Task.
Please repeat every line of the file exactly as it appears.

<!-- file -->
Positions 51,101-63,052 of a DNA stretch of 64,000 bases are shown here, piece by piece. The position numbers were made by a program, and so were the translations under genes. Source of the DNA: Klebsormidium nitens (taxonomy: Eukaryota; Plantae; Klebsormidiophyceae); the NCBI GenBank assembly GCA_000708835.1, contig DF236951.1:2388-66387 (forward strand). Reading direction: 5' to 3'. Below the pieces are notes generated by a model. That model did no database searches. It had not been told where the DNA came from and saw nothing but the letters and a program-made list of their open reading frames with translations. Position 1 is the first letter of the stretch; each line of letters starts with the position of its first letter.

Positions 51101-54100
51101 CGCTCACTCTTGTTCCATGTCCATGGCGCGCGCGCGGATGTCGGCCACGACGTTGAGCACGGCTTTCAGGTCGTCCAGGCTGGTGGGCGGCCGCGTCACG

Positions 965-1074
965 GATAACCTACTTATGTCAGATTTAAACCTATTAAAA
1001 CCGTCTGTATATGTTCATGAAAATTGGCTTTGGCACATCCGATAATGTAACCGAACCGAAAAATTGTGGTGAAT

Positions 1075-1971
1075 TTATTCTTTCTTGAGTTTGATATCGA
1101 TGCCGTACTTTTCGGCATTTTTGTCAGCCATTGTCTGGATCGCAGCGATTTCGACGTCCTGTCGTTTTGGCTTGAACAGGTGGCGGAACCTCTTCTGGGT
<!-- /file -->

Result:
Positions 51,101-63,052 of a DNA stretch of 64,000 bases are shown here, piece by piece. The position numbers were made by a program, and so were the translations under genes. Source of the DNA: Klebsormidium nitens (taxonomy: Eukaryota; Plantae; Klebsormidiophyceae); the NCBI GenBank assembly GCA_000708835.1, contig DF236951.1:2388-66387 (forward strand). Reading direction: 5' to 3'. Below the pieces are notes generated by a model. That model did no database searches. It had not been told where the DNA came from and saw nothing but the letters and a program-made list of their open reading frames with translations. Position 1 is the first letter of the stretch; each line of letters starts with the position of its first letter.

Positions 51101-54100
51101 CGCTCACTCTTGTTCCATGTCCATGGCGCGCGCGCGGATGTCGGCCACGACGTTGAGCACGGCTTTCAGGTCGTCCAGGCTGGTGGGCGGCCGCGTCACG

Positions 965-1074
965 GATAACCTACTTATGTCAGATTTAAACCTATTAAAA
1001 CCGTCTGTATATGTTCATGAAAATTGGCTTTGGCACATCCGATAATGTAACCGAACCGAAAAATTGTGGTGAAT

Positions 1075-1971
1075 TTATTCTTTCTTGAGTTTGATATCGA
1101 TGCCGTACTTTTCGGCATTTTTGTCAGCCATTGTCTGGATCGCAGCGATTTCGACGTCCTGTCGTTTTGGCTTGAACAGGTGGCGGAACCTCTTCTGGGT